From the outside, it might seem that anyone can fit into any wheelchair. However, this couldn’t be further from the truth!
Wheelchairs aren’t a one-size-fits-all situation. And a mismatch in sizing can end up hurting the users instead of helping them to heal.
A chair that’s too tight would squeeze the person in and probably cause them to hunch forward. While one that’s too wide wouldn’t provide enough support, and its user could lean sideways in painful positions.
The same happens when the backrest, the height of the seat, or any of the other parameters aren’t correct.
Having demonstrated why it’s important to get the best possible fit, now it’s time to explain how to measure for a wheelchair.
Why Is it Important to Get the Right Wheelchair Measurements?
There are many reasons why a wheelchair user needs to use a perfectly matched vehicle. Here are the most important ones:
- The chair would be uncomfortable if it’s too big or too small.
- The wheelchair user would find it hard to get into the wheelchair and out of it if it’s too high or too low.
- A wheelchair of the wrong size would be quite difficult to use and steer.
- Being unable to control the wheelchair properly could compromise the safety of the user.
- A bad fit could affect the user’s posture negatively.
- Sitting incorrectly on a wheelchair could cause painful pressure ulcers.
- The ergonomics of the wheelchair are highly dependant on getting the correct fit.
- Performing functions like sitting in front of a desk, leaning backward, or lifting one’s legs up are all dependant on using a correctly-sized wheelchair.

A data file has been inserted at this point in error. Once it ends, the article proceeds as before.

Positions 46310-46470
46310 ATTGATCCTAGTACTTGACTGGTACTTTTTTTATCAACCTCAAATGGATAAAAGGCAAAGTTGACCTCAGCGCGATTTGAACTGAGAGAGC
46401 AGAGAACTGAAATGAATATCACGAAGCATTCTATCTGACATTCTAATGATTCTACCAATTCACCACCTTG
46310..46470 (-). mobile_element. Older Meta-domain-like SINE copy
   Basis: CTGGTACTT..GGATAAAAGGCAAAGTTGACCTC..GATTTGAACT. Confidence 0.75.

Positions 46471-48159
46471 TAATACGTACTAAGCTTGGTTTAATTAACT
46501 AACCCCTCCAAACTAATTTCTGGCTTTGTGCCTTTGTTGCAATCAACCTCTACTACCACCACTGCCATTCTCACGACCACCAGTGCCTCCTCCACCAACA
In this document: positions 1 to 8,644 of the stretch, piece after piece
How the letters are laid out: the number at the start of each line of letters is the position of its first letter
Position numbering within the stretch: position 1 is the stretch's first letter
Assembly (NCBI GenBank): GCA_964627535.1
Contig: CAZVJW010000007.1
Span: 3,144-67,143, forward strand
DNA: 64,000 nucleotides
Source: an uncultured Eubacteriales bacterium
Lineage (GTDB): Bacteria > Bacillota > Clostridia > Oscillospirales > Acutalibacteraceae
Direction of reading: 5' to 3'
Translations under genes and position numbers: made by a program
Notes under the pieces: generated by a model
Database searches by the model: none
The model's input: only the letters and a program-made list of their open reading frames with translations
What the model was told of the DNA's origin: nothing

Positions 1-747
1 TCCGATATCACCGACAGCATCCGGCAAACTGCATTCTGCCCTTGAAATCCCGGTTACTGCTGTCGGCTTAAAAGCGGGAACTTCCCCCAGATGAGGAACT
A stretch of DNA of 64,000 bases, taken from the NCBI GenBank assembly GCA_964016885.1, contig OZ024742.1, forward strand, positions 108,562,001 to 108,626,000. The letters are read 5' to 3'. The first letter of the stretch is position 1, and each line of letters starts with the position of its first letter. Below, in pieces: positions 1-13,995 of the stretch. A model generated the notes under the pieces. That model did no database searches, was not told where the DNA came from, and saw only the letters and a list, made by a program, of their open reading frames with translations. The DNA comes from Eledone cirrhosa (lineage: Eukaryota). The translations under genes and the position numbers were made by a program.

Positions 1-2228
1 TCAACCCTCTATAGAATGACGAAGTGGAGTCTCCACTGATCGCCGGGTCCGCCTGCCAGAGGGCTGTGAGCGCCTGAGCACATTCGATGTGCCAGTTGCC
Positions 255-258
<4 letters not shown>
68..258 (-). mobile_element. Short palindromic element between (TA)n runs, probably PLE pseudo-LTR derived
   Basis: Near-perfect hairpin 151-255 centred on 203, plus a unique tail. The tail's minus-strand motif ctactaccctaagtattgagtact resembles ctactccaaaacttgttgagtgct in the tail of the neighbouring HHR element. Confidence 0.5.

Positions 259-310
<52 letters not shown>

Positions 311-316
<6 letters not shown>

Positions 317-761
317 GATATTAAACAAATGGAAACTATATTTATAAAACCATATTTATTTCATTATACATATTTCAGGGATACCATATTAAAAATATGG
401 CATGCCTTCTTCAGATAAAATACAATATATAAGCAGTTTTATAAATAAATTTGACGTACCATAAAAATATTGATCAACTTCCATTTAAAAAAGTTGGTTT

- The chassis of the wheelchair is designed for a specific weight capacity. Otherwise, it could collapse.
- The weight of the wheelchair is important if the user is folding or storing it.
How to Measure for a Wheelchair in 7 Easy Steps
Some people think that it’s necessary that a medical professional takes the user’s data and pick the right wheelchair accordingly. This is often preferred, but sometimes it’s not readily feasible.
Luckily, the measuring process is quite simple. The most important thing is accuracy, of course, in addition to making sure that you’re starting and ending at the right points.
The wheelchair user needs to be in a sitting position, fully upright, for most of these measurements. But if that’s not possible, then lying down, as straight as possible.
It’s best to use a hard measuring tape, but a flexible one would work just as well. You’d just have to hold it firmly at the start and endpoints.
Also, to make sure that it’s kept straight, not curved or tilted.
Step 1: Finding the Seat Width
Measure the widest point of the hips with the tape in a level position.
Some people’s thighs are wider than their hips, so try to find the widest spot and measure the length from side to side. That would be a more realistic measure.
Add two inches to make the wheelchair a bit more roomy for comfort. And in case the weather is mostly cold, add a couple more inches to account for the extra layers of winter clothing.
Step 2: Finding the Seat Depth
Measure the distance from the back of the knee to the back of the hip.